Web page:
First, it is important to note that most scholars believe that Hamlet is not actually mad, and Hamlet himself explicitly says that he is ultimately in command of his actions. But many of the other characters in the play seem to believe he is mad. Polonius first raises the issue, claiming that the madness can be traced to Hamlet's unrequited love for Ophelia:
That he is mad, 'tis true: 'tis true 'tis pity;
And pity 'tis 'tis true—a foolish figure!
Ophelia herself bemoans what she views as Hamlet's descent into madness:
O, what a noble mind is here o'erthrown!
The courtier's, scholar's, soldier's, eye, tongue, sword, The expectancy and rose of the fair state,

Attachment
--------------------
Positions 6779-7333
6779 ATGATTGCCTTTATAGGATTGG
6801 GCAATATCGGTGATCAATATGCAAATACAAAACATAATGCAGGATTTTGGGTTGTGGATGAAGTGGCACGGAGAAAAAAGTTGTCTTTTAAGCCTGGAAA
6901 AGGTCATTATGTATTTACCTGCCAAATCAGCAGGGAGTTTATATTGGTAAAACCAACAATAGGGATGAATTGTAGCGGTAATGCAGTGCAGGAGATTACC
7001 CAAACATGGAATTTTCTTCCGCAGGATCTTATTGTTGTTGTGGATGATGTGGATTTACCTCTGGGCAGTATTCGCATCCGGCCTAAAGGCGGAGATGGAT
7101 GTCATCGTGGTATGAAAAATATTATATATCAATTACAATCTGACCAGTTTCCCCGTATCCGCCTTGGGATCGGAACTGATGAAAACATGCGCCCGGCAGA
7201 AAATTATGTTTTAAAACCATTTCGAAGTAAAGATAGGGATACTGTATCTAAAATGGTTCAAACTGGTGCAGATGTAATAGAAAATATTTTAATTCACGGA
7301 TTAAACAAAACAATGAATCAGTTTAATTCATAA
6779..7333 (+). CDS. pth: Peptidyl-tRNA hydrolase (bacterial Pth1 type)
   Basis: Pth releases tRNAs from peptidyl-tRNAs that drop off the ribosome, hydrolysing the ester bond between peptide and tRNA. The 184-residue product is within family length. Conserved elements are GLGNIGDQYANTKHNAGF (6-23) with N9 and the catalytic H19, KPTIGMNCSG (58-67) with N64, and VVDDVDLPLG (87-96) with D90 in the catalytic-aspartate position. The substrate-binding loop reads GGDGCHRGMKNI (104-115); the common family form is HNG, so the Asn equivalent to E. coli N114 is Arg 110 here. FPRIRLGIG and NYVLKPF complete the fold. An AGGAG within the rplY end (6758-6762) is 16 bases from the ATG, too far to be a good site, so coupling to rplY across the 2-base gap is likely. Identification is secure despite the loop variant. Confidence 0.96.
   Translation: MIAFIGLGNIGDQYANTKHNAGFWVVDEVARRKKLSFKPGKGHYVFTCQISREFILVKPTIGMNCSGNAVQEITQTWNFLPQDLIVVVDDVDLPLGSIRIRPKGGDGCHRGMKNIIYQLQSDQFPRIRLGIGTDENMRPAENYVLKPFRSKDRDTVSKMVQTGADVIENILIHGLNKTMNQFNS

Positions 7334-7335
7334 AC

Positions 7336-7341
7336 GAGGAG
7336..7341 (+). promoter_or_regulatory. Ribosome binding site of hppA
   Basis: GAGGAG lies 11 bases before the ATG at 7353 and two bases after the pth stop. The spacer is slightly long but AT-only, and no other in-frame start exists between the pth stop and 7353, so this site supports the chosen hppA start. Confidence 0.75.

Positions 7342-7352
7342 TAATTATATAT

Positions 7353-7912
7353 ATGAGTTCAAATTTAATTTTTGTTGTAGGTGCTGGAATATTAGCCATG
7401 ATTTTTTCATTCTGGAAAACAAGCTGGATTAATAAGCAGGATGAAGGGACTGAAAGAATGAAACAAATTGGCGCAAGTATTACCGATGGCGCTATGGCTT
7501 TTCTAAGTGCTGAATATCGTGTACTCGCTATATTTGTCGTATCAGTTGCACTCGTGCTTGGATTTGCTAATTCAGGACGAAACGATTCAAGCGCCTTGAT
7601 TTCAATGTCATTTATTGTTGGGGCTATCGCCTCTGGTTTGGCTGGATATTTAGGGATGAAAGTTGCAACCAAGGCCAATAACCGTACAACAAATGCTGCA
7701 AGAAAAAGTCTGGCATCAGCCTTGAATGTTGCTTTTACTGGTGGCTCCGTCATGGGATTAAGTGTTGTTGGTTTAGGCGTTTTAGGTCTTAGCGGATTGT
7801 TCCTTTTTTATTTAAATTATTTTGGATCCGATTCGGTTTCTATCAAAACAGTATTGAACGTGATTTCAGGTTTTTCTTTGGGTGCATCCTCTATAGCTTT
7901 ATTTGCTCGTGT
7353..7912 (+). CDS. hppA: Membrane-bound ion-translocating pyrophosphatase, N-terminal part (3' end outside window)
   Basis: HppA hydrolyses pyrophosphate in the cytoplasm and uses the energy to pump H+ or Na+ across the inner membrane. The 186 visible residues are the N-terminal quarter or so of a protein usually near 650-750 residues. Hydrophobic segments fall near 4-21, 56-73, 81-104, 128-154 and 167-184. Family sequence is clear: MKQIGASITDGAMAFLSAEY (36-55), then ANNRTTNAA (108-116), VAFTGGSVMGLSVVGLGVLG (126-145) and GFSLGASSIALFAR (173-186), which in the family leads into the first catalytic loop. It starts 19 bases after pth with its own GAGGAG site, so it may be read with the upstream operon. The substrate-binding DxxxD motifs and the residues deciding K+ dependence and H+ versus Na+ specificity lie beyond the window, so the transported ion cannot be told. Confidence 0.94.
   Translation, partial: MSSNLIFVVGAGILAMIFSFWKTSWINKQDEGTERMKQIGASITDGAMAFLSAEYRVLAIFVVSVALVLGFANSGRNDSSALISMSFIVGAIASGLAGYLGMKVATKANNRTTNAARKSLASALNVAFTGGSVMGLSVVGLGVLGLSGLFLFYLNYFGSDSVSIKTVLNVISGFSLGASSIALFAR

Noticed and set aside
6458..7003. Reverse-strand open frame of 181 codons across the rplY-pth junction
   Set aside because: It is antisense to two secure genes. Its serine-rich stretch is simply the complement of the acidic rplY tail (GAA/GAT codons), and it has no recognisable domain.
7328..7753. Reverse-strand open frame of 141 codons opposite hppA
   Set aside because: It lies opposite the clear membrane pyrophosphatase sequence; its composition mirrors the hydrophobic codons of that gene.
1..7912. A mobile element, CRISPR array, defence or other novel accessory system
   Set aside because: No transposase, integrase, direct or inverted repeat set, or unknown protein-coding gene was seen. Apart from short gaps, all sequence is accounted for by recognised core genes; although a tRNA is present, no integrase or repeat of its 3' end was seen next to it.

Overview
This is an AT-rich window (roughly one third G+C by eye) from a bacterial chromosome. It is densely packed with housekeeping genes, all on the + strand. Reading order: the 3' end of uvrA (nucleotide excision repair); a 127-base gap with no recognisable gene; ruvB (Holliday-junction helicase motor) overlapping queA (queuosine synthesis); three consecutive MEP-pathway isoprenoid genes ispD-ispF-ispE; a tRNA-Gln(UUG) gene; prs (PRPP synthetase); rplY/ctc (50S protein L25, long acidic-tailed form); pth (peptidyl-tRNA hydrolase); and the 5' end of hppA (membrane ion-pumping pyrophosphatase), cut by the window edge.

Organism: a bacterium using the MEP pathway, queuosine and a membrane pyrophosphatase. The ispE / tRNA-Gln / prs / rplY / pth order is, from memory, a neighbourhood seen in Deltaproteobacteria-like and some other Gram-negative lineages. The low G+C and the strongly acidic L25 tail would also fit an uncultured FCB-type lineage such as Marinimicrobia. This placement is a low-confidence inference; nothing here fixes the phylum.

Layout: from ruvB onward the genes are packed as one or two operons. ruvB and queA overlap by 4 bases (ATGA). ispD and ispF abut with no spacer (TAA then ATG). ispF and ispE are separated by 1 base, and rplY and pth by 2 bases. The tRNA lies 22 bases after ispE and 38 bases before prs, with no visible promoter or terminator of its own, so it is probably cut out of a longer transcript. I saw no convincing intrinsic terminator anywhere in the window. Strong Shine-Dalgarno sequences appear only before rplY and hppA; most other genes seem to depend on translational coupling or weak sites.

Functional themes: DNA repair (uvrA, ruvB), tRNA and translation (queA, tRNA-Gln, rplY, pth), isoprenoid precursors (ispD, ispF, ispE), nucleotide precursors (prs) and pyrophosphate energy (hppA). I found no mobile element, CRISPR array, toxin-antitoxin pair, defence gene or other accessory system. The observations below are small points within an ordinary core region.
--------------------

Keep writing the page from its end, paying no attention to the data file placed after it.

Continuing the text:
The glass of fashion and the mould of form,
The observed of all observers, quite, quite down! ...That unmatched form and feature of blown youth Blasted with ecstasy.
Claudius is not completely convinced that Hamlet is actually mad, but fears him in any case, saying that "Madness in great ones must not unwatch'd go."
Furthermore, after her encounter with Hamlet, Gertrude tells her husband that she is convinced that he is "mad as the sea and wind when both contend which is the mightier." This is, to some extent, a ruse. Though Gertrude was very disturbed to see him speaking to the ghost of his father, which she could not see, she is also doing as Hamlet has instructed by portraying him as mad, and, perhaps, trying to shield him from culpability for the death of Polonius. It is unclear whether she actually believes him mad.